France is ready to mobilise, but has not mobilised. It is believed that Germany is exactly in the same position.

French officers saluting the colours
Russia still hadn’t shown her hand. A lot seemed to hang on her decision.

And then there was a report, from Austria, more chilling than the others: “THE CITY IN FLAMES”.

An official despatch says:- “About midnight machine-gun fire was opened from Belgrade, and in reply the Austro-Hungarian monitors bombarded the city. At one o’clock in the morning a powder magazine in Belgrade blew up.

“At dawn the Servians made another unsuccessful attempt to destroy the bridge, as shots were fired from the Servian Customs-house upon our troops. Our artillery was trained on the building, which was quickly demolished. This was followed by a sound of rifle fire. Simultaneously fires broke out at different points in Belgrade.”

An Austrian Monitor firing
“Jesus. They’re shelling a city. That’s – kids being burned in their beds.”

“Still think you’re going to avoid what’s coming?” said the Cynic, “why should we be spared by people who are prepared to roast kids?”

One of the other railwaymen had picked up the paper. He laughed as he read.

The Dublin correspondent of the Central News, telegraphing last night, says:- It has been reported that at about 10:30 this morning 2,000 rifles were landed at Bullock Harbour, Dalkey, county Dublin, and conveyed into the city. While the work was carried out the police were misled by a jarvey with some game cocks in a basket. The police followed in the track of the game cocks, expecting that a cock fight was to be held.

“What a bunch! A real war’s started and might spread here, and all they can think of is their own miserable fight against us.”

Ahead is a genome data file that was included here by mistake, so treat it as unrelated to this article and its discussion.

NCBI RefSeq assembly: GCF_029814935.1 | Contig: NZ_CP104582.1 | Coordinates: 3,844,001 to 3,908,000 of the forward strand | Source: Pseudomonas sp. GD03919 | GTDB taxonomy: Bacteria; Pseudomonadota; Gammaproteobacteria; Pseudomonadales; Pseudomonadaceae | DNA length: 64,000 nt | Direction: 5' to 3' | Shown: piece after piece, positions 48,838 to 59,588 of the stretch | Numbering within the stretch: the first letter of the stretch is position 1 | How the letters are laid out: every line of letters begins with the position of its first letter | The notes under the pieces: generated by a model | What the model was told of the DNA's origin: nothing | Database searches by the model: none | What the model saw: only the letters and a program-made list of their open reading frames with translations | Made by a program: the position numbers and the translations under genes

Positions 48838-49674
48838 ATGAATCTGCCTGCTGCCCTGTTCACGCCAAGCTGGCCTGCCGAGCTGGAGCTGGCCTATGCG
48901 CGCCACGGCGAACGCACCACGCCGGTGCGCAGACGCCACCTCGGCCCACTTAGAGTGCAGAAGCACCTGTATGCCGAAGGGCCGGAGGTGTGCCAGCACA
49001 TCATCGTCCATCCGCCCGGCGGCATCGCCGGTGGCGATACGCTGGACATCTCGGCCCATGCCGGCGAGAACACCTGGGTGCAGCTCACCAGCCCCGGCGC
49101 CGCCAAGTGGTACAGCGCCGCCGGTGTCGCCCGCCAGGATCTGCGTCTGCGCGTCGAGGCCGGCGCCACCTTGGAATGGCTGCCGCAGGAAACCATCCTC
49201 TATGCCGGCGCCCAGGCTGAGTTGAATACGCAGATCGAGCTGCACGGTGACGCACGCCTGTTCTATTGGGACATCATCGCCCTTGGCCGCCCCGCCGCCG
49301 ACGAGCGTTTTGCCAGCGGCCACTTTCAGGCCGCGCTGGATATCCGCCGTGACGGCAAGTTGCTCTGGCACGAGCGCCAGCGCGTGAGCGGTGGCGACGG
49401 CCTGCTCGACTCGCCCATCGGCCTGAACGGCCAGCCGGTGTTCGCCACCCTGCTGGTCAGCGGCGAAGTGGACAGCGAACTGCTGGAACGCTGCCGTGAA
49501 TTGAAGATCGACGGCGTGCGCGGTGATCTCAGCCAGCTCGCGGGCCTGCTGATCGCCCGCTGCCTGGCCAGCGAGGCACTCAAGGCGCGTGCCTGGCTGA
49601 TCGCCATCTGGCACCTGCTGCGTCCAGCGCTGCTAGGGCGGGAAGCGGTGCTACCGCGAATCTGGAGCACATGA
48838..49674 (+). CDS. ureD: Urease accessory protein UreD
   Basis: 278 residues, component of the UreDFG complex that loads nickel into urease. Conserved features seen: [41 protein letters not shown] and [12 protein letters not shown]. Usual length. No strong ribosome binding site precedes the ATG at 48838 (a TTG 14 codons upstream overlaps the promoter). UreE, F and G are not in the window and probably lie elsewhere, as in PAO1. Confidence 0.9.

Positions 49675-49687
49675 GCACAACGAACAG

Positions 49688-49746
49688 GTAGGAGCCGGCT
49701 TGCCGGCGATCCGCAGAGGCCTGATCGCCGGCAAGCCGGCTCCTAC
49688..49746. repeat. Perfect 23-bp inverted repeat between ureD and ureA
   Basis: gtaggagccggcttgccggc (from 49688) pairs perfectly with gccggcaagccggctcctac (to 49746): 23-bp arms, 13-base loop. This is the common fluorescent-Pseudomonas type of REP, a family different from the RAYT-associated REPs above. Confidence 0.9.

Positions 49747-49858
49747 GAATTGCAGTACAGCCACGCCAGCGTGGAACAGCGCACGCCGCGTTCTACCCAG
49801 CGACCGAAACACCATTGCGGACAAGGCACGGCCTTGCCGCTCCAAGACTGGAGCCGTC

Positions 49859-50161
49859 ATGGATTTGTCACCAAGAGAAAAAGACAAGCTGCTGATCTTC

“And what a police force!” chimed in another voice, “spots a cockfight but can’t see rebels smuggling guns.”

Meanwhile, in London, the Metropolitan Police had intervened to prevent publication of a Suffragette poster campaign, under a law of 1869. Martin shook his head. Yes, that was the issue of the day. Stop women using posters to agitate for the vote.

Meanwhile, Belgrade was burning.


Anonymous said...

584Interesting to conjecture what might have happened if Britain had not gone to war.


David Beeson said...

Many do. It seems to me that it might have been a short war culminating in a German victory. There would probably have been no Second World War, possibly no Russian Revolution, though I suspect the Tsar would have fallen anyway (after a defeat). The Continent would have been dominated by Germany, but not a Nazi Germany; with a century to democratise, I'm not sure that Europe would have felt a lot different by now than it does.

Thomas Piketty gives a fascinating analysis of the impact a World War, the Russian Revolution, a Depression and another World War had on reducing the power of capital and increasing equality, a trend reversed in the 1980s. I suspect that those beneficial effects would have been lost too. On the other hand, we might well have avoided the violent deaths of 100-150 million people, including those massacred by the Soviet and Nazi regimes.